Since starting Fig & Fennel, I’ve built up a photography kit of sorts.
This isn’t the technical stuff – I’m not going over the lenses, lights or tripod I use.
Whenever I go to shoot onsite, I bring a box of tricks to help me take the best photos I can – whatever the situation. This list of things is definitely not exhaustive, but should help you to start your own food photography kit, to keep on standby for taking better food photos:
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You can learn more about food photography in my other posts on the subject. Learn:
- How to improve the food photos you take on your phone
- How to edit those phone food photos in my favourite free app VSCO
- How you can even take better food photos in winter (when there’s barely any light)
- Which food photography books are worth the investment
- How to improve productivity by batch-shooting your food photography
- How to edit your food photos in Pixlr
- Why good food photography is essential for food businesses How to start building up your food photography kitWhich VSCO filters are best for food photography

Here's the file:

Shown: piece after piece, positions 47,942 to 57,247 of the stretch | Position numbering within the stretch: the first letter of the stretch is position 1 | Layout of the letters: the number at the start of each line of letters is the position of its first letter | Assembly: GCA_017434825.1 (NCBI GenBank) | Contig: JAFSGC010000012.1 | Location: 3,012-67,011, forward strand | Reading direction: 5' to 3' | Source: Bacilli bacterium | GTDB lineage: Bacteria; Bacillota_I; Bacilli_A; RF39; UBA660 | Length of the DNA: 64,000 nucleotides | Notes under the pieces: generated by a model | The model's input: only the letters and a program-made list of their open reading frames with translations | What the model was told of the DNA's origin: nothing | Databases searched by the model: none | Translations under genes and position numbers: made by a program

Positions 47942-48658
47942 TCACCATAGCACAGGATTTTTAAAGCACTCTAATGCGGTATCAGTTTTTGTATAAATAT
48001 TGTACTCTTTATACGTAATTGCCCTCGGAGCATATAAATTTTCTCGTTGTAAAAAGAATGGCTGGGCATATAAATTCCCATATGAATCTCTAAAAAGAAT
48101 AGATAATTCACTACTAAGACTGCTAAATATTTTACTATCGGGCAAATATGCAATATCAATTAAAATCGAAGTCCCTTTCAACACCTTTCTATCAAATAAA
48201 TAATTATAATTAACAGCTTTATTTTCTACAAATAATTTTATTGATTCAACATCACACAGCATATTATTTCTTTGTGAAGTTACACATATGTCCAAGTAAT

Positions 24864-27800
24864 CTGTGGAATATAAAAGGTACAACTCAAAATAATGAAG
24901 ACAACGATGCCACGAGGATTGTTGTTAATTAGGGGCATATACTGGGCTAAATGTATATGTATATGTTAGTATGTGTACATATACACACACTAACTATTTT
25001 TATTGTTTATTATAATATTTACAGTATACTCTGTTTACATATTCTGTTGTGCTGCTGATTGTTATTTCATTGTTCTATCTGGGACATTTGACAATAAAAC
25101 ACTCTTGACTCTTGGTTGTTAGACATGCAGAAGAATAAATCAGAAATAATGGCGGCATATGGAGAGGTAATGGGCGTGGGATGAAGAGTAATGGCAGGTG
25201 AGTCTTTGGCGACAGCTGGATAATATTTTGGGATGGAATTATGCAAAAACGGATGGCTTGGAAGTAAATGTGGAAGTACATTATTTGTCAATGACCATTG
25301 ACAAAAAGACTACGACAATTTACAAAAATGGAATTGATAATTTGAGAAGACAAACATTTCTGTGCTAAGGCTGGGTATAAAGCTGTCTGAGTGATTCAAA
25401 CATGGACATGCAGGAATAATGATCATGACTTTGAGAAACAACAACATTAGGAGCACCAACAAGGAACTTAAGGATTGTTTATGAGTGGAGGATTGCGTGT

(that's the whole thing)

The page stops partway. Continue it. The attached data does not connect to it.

My Food Photography Box of Tricks
Just a basic pair of bathroom tweezers, to reposition small or delicate items in-shot. If you want to get really fancy, a set of multiple sizes like these are perfect.
Now, a notepad is great for taking down a shot-list onsite, but paper can also double as a photography tool. Fold up small squares to lift dishes to a very slight angle, or to stack between heaped items (like pancakes), to give them height. A ball of paper is also great for bulking out a bowl, making it look full and appetising, whilst minimising wasted food.
Literally, any notebook will do the job, though I go for spiral-binding (so pages are easy to tear out) and recycled paper, where possible. Something like this is perfect.
3. Bull clips
Bull clips, in a variety of sizes, come in handy onsite for all sorts of things. From hanging a (basic) light filter to holding and positioning food and props for the perfect shot. Some small assorted ones like these, plus a few sturdy letter clips like these will give you a good range.
4. Double-sided tape